A Guide to Modern Playwrights, Plays, and Productions
Stuff Happens

A docudrama, based on actual records and speeches, David Hare’s Stuff Happens takes as its title the response by Donald Rumsfeld when queried about the looting of ancient treasures from the museum in Iraq when the war began.  In its wider context, as the play develops, the remark refers to the disastrous events that followed the invasion.  With twenty-two actors playing some forty characters, this compelling work dramatizes the lead-up to the war, depicting as chief players and decision-makers George Bush, Dick Cheney, Donald Rumsfeld, Condoleezza Rice, Colin Powell, and Paul Wolfowitz in the U.S., and Tony Blair and his cabinet and advisers in the U.K.  Minor players on the world stage include the UN Security Council, Hans Blix, and Kofi Annan.  Directed by the National Theatre’s artistic director Nicholas Hytner, the fluid production on the large stage of the Olivier Theatre seats the entire cast onstage at the back, like a chorus, with individuals stepping forward to narrate, comment, or provide the date on which the dramatized event is taking place.  Amid Rumsfeld’s blunt observations like “I’ll tell you what is legitimate: what we do is legitimate,” Bush’s repeated assertions that he is guided by God, and protests by Colin Powell, events involving men in business suits move from formal meetings around a conference table to casual-attire gatherings at Camp David to luncheons and dinners with UN delegates to urge support of military action.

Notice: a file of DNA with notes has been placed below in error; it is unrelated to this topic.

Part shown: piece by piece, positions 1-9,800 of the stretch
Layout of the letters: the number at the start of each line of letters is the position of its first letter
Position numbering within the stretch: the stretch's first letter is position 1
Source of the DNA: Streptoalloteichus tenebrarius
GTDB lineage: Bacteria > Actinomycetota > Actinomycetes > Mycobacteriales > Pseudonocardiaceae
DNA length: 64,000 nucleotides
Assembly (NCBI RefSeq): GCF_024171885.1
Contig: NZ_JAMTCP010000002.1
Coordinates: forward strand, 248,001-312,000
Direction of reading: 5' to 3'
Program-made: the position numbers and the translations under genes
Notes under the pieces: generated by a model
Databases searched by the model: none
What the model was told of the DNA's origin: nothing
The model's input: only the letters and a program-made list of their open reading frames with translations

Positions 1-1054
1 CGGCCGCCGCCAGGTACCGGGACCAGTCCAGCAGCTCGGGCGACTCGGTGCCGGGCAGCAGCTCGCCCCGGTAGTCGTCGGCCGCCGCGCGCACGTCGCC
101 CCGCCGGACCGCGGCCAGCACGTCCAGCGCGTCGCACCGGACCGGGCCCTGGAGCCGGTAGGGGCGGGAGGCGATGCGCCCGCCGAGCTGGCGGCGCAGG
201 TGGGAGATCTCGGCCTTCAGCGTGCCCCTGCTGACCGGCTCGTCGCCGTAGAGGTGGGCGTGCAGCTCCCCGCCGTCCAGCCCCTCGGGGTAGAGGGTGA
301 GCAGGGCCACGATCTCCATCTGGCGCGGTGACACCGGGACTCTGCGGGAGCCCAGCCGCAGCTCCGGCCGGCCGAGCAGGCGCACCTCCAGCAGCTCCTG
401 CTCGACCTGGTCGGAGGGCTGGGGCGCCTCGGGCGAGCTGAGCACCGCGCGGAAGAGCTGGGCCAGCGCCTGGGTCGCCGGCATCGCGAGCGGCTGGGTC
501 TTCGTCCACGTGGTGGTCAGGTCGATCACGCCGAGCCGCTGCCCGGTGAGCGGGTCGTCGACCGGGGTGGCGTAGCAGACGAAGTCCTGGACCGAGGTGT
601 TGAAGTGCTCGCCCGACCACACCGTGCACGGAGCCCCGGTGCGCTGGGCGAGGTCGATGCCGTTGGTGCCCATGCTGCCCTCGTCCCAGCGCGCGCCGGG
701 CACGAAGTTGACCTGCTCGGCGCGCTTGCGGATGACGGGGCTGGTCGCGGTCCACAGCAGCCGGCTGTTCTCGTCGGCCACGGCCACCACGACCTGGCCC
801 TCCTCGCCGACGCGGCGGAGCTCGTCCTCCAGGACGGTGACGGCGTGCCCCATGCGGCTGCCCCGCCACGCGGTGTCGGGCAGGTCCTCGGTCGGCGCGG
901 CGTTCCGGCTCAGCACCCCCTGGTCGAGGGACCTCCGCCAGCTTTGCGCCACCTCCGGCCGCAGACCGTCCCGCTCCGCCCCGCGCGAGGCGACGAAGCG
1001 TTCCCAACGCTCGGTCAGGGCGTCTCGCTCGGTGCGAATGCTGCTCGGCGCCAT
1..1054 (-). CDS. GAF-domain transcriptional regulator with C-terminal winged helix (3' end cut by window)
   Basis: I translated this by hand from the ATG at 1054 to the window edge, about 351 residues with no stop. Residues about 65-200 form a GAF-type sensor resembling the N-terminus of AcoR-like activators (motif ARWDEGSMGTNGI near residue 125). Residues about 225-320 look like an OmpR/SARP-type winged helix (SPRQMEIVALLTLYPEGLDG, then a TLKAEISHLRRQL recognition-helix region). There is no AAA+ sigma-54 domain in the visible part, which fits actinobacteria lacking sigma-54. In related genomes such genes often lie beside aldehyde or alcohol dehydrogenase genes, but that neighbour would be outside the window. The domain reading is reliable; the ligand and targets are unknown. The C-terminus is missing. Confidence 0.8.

Declaring in the program that this is “a history play,” Mr. Hare is even-handed in his depiction of the two main players, in excellent interpretations by Alex Jennings as President Bush and Nicholas Farrell as UK Prime Minister Tony Blair.  The President emerges as warm and congenial; when he seems befuddled by long and complex arguments, Adjoa Andoh’s cool Condoleeza Rice is at his side to interpret.  It is frequently she, not he, who explains his thoughts.  Tony Blair is depicted as sincere and supportive at the beginning, even seizing the opportunity to present a case for war in a dossier based on “raw” intelligence from a single, unconfirmed source.  Even more unbelievable, though not in the play but in the useful program calendar of events (compiled by Dr. Christopher Turner, visiting scholar at Columbia University), is that the second dossier supporting the war was based on material plagiarized from an article by a graduate student in California. Blair becomes more and more desperate as his attempts to forestall military action fail, frantically phoning Bush, but realizing that he must continue to support the U.S, where Cheney (Desmond Barrit) characterizes him as “that preacher on top of a tank.” In an outstanding performance by Joe Morton, the hero of the drama is Colin Powell, the realist in conflict with the fantasists in the cabinet as he pleads the case for diplomacy, with war as a last resort.  As Michael Ignatieff observed in the New York Times, “When fantasy drives planning, chaos results.”  Powell abandons his arguments and capitulates to invasion, becoming a near- tragic figure. Among the comments by unnamed chorus figures who step forward to voice their views is one of the most telling, “From what height of luxury and excess we look down to condemn the exact style in which even a little was given to those who had nothing.” National Theatre website: www.nationaltheatre.org.uk.